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Israel blames Hamas for bombing but limits response

Written by: Staff

JERUSALEM, Apr 18: Israel blamed the Hamas-led Palestinian government today for a Tel Aviv suicide bombing but acting Prime Minister Ehud Olmert decided for now against launching a military offensive against it.

After a meeting of the interim cabinet and security chiefs, Olmert's office said Israel would instead revoke the Israeli residency status of Hamas officials living in East Jerusalem, which means they could be subject to arrest if they enter the city.

''We will do that immediately,'' Olmert spokesman Raanan Gissin said one day after yesterday's attack at a sandwich bar killed nine people.

The cabinet also approved a police crackdown on the smuggling of Palestinians without permits, who could be militants, into the Jewish state.

''Olmert heard the defence establishment's ideas for possible strikes against the Palestinian Authority and, though the government is responsible, the decision was that there should be more limited action for now,'' a political source said.

US President George W Bush, asked if he was encouraging Israel to show restraint, said: ''I have consistently reminded all parties that they must be mindful of whatever actions they take and mindful of the consequences.'' A large-scale Israeli assault targeting the new Palestinian government could spark a backlash against the Jewish state at a time when it is trying to cement a US-led boycott of the Islamic militant group.

Hamas, which has largely abided by a year-long truce but refuses to embrace peacemaking efforts, stirred Israeli and Western ire by describing yesterday's attack -- claimed by the militant group Islamic Jihad -- as an act of ''self defence''.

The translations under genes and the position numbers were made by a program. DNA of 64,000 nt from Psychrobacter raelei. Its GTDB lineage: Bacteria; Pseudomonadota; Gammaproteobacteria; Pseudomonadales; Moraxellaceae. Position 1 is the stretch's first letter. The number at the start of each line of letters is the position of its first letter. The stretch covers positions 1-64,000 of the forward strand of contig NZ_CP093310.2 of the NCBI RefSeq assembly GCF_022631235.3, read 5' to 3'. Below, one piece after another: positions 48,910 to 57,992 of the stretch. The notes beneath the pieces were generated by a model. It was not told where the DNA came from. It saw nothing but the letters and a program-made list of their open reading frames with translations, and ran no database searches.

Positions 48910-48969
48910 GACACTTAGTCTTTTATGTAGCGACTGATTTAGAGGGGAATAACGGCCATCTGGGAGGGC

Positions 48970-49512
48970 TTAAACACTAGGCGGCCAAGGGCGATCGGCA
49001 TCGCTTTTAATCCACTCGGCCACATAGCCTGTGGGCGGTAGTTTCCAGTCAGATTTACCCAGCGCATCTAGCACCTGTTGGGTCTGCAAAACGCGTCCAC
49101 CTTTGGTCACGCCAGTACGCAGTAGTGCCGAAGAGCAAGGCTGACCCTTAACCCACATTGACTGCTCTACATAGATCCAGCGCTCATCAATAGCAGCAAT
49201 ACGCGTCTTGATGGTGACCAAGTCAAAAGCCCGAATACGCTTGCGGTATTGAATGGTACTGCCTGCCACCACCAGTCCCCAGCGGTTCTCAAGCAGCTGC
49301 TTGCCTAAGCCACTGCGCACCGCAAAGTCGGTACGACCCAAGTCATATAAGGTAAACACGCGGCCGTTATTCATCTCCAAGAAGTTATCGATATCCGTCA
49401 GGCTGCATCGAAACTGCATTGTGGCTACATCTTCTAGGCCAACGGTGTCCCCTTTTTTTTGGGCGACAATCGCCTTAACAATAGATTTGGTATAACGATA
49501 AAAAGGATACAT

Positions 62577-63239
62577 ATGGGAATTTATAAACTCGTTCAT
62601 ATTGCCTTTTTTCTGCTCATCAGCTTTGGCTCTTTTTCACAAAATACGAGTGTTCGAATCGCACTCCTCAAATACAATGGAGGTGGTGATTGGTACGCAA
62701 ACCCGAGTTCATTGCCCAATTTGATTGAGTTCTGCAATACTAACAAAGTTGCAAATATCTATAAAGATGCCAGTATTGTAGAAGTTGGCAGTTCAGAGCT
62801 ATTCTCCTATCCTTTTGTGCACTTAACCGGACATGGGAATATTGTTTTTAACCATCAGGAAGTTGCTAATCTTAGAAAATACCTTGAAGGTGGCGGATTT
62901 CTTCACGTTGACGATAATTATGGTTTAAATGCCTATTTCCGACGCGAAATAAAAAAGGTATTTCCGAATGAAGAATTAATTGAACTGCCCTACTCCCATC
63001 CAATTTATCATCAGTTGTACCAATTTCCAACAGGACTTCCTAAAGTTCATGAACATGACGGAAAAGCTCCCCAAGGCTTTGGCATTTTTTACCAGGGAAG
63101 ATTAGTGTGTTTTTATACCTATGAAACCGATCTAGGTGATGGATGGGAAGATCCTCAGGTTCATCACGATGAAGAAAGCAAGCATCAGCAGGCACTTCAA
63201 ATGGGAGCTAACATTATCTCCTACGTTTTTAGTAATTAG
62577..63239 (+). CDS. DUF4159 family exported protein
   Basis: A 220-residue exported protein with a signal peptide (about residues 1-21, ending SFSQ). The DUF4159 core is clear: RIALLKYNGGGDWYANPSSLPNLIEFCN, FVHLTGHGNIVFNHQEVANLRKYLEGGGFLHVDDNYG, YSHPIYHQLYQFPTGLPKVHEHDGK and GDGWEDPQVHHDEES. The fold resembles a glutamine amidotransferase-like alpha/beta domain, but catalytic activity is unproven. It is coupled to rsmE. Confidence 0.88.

Today, Prime Minister and senior Hamas leader Ismail Haniyeh said Israeli actions had triggered the attack.

''The reason behind this cycle is the continuation of the occupation and the continued Israeli assaults against the Palestinian people,'' Haniyeh said before a cabinet meeting.

It was the first such bombing in Israel since Hamas took power three weeks ago, and the deadliest since 2004.

In a statement, a top Islamic Jihad official vowed more suicide bombings, saying the group had 70 more ''martyrs-in-waiting'' who were ''awaiting the moment to explode''.

The moderate Palestinian President Mahmoud Abbas condemned the Tel Aviv bombing, angering militants who today demanded that he apologise. In response, Abbas issued a fresh critique of the attack as an act of a type that ''distort the image of the struggle of the Palestinian people and their just goals'' and said he objected to killing civilians on either side of the conflict.

Moussa Abu Marzouk, deputy politburo chief of Hamas, said Abbas should apologise to the Palestinian people for calling the bombing a ''despicable'' operation.

Gunmen briefly abducted an elite military trooper from outside the office of an Abbas staff member in the Gaza Strip, triggering fears, later disproven, that the Palestinian leader's entourage had been targeted in retaliation for his remarks.

Olmert declared the Palestinian Authority a terrorist entity after Hamas won January elections. But Israel has refrained from assaults on the authority's new leadership or institutions.

In the absence of peace talks, Olmert has vowed to follow last year's Gaza withdrawal by quitting areas of the West Bank and setting Israel's border around Jewish settlement blocs.

Since his centrist Kadima Party narrowly won elections last month, Olmert has been struggling to put together a coalition government robust enough to push through the ''convergence plan''.

Palestinians condemn the plan as a land-grab that could deprive them of a state. They say it boosts support for Hamas, which seeks the Jewish state's destruction, not co-existence.

Israeli forces detained the suicide bomber's father and teenaged brother around the West Bank town of Jenin overnight, Palestinian security sources said. They said about 30 Palestinians were detained in raids in the northern West Bank.

Hamas faces challenges on many fronts, especially finding fresh aid sources following cuts from the West to the new government.


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